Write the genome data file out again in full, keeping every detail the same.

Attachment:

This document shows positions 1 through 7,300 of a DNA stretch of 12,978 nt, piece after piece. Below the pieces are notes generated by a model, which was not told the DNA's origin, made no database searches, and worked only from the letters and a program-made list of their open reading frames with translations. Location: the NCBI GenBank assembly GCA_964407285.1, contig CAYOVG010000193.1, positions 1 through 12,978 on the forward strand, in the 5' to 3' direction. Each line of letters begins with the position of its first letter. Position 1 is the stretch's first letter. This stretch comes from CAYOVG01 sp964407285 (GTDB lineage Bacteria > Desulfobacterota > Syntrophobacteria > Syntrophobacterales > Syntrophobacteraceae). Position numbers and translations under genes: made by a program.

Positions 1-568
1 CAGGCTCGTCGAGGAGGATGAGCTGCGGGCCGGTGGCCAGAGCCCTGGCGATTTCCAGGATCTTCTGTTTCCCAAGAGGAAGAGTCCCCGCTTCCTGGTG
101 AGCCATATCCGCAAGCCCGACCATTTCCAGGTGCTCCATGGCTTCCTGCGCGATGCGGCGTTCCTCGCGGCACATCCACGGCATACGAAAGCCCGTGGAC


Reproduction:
This document shows positions 1 through 7,300 of a DNA stretch of 12,978 nt, piece after piece. Below the pieces are notes generated by a model, which was not told the DNA's origin, made no database searches, and worked only from the letters and a program-made list of their open reading frames with translations. Location: the NCBI GenBank assembly GCA_964407285.1, contig CAYOVG010000193.1, positions 1 through 12,978 on the forward strand, in the 5' to 3' direction. Each line of letters begins with the position of its first letter. Position 1 is the stretch's first letter. This stretch comes from CAYOVG01 sp964407285 (GTDB lineage Bacteria > Desulfobacterota > Syntrophobacteria > Syntrophobacterales > Syntrophobacteraceae). Position numbers and translations under genes: made by a program.

Positions 1-568
1 CAGGCTCGTCGAGGAGGATGAGCTGCGGGCCGGTGGCCAGAGCCCTGGCGATTTCCAGGATCTTCTGTTTCCCAAGAGGAAGAGTCCCCGCTTCCTGGTG
101 AGCCATATCCGCAAGCCCGACCATTTCCAGGTGCTCCATGGCTTCCTGCGCGATGCGGCGTTCCTCGCGGCACATCCACGGCATACGAAAGCCCGTGGAC